Importance of Natural Resources

Doe Canyon: A Good Fire

[Background music] [Male speaker 1]
So the DOE Canyon Fire was started by
lightning on June 18th. The fire’s in a pretty good area that’s allowable under
the San Juan National Forest’s Land and Resource Management plan, to allow
natural ignitions to play their role, their historic role, in forest health. There’s so many ways to manage a landscape. If you use fire, to me that’s the most natural way to do it. [Milakovic]
We’re using it as a benefit for the forest. [Male speaker 2]
It’s really the right time, the right place, and the right conditions to manage this fire appropriately with the right amount of resources,
and really doing nothing but good on the landscape. [Male narrator]
It’s the right time to manage this fire
to improve forest health because of a wet winter and spring. That moisture means
Doe Canyon is a low intensity fire burning mostly dead wood and needle cast – the cones and needles shed by Ponderosa pines. [Seekins]
The grass is really green, the oak
brush is still in a lot of moisture, so really it’s the… the needle cast is the only thing that’s dry enough to support surface fire. [Narrator]
It’s the right place to manage a fire
because it’s in an area already bounded by forest roads – roads
being used as control lines to keep the fire where we want it and away from
nearby grazing allotments and logging operations. [Milakovic]
Timber: That’s a big thing with this one.
We had to think long and hard how we were gonna manage this,
so that we could protect that value. [Narrator]
Fencing for cattle is also being protected.
The fire has been fully suppressed in other areas to keep it from impacting
recreation on the Dolores River. [High-pitched buzzing] [Narrator] The right resources are also being used here,
including wildland fire modules which are small specialized firefighting teams.
One of those teams uses drones, and it’s a safer, more effective way to fight fire. [Kelly Boyd: Unaweep Wildland Fire Module]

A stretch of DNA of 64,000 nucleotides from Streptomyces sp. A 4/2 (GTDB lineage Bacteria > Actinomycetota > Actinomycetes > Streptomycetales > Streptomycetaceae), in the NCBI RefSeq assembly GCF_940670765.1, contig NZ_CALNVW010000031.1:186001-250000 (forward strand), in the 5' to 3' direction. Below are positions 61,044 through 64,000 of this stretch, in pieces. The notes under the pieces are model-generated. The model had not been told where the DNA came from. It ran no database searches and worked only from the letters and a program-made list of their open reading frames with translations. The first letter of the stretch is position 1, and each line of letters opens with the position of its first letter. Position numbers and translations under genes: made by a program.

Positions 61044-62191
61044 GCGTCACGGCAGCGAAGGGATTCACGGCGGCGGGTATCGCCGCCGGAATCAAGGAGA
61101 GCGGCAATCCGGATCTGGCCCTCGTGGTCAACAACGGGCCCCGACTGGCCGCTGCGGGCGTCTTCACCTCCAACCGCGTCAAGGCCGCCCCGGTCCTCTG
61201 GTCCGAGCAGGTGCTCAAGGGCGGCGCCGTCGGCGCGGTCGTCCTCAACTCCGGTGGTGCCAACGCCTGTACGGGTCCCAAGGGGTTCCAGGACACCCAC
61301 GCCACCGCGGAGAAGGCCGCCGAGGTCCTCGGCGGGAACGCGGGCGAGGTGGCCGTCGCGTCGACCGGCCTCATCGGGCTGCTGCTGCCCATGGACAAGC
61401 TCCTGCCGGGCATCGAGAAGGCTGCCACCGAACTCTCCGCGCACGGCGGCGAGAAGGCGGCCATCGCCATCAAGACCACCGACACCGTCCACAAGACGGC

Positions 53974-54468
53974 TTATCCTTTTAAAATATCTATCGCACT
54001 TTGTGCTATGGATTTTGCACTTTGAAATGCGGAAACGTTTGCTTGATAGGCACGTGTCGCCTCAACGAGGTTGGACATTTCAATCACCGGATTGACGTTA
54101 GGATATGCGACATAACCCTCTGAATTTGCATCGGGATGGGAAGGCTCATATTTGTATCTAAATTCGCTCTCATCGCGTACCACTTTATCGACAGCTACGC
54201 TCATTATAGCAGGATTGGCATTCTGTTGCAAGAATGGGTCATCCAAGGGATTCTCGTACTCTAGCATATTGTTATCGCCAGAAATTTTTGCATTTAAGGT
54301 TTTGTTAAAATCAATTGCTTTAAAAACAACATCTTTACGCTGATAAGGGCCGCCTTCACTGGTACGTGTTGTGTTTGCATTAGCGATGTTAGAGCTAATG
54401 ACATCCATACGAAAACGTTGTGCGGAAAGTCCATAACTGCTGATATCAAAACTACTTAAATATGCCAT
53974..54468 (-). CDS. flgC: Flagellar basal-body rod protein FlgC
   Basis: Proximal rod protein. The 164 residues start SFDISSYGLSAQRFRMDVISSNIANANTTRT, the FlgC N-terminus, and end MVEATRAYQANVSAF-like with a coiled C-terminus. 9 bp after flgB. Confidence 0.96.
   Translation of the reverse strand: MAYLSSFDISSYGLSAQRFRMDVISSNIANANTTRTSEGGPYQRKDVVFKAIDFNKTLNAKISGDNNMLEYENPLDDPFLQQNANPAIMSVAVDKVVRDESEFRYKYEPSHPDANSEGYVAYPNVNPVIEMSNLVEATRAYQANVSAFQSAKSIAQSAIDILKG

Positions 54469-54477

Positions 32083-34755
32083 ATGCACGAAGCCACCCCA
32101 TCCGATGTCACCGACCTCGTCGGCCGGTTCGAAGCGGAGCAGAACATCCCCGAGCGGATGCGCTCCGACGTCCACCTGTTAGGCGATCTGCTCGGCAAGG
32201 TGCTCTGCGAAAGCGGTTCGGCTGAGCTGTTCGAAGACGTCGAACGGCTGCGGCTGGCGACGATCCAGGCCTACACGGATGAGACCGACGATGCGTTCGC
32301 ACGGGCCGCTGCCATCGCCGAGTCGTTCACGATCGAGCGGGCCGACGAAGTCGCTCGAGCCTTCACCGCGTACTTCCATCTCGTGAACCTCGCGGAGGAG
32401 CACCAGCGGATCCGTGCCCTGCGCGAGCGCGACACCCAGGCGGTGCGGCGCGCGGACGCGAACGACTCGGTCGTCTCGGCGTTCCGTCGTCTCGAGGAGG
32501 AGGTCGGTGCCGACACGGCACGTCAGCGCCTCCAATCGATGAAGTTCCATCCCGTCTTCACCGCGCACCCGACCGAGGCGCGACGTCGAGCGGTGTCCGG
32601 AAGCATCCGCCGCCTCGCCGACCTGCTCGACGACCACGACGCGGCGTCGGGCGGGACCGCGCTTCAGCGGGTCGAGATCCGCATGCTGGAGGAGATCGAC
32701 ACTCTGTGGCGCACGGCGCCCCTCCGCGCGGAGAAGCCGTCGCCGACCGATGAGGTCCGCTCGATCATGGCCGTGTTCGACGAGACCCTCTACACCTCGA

If a picture is worth a thousand words,
real-time video is invaluable. We can see what the fire behavior is actually doing.
We can see where it’s more aggressive in some areas and less aggressive in other areas. [Narrator]
A big concern on any fire is embers
floating across control lines and causing spot fires. [Boyd]
And it’s hard to see in the smoke. With the
UAS, we have an infrared camera attached to it, and it’s able to pick up the heat signatures. [Narrator]
This drone can also help burn out pockets of fuel from the air, dropping ping-pong balls filled with a chemical mixture which ignites on the
ground. It’s usually done with people and helicopters – a dangerous job. [Boyd]
Having an unmanned aerial system do the aerial ignition for us… it’s cheaper than a
helicopter, and it’s safer than a helicopter. If anything went wrong, what we lost
was just the aerial system, as opposed to… loss of life. [Narrator]
In decades past, a small, low-intensity fire like this would have been completely
stamped out right away. [Pietruszka]
The fires that are low intensity are very easy to suppress. However, that’s what we’ve been doing for the past about a hundred years. The issue
becomes when you keep suppressing low-intensity fires, you keep all that
fuel still there. And so when you have super hot dry windy conditions, and you
have an ignition, it goes to the canopy and causes active crown fire. [Narrator]
Crown fires are severe, destructive, and produce unhealthy levels of smoke – often for weeks at a time. [Narrator]
They pose a high risk to the public and firefighters. [Seekins]
We make every effort to engage those fires within reason and we accept… we all
accept some of those risks, but the risks are higher when the fire is more active. [Background music] [Narrator]
So this less-active fire has another benefit. [Milakovic]
What it does, is it creates barriers basically for us.
So that if we get an out-of-control wildfire, we can
steer it into something, like something that we’ve already burned on a prescribed burn,
and drop the intensity of that wildfire. [Narrator]
When crown fires become ground fires firefighters can safely attack, bringing
a quicker end to the destruction and the smoke. Creating a healthier and less fire
prone forest with its many resources intact, is why we consider Doe Canyon a “good fire.” [Seekins]
I’m very passionate about wildland
fire and its role in the ecosystem. I’ve seen the benefits firsthand in the
Ponderosa pine ecosystem. [Milakovic]
We’re just helping ourselves in the future.
Again, we’re reducing hazardous fuels, we’re reducing the likelihood of catastrophic large fires that do more destruction than good. We are getting results.
We’re getting positive results by doing what we’re doing. [Background music]

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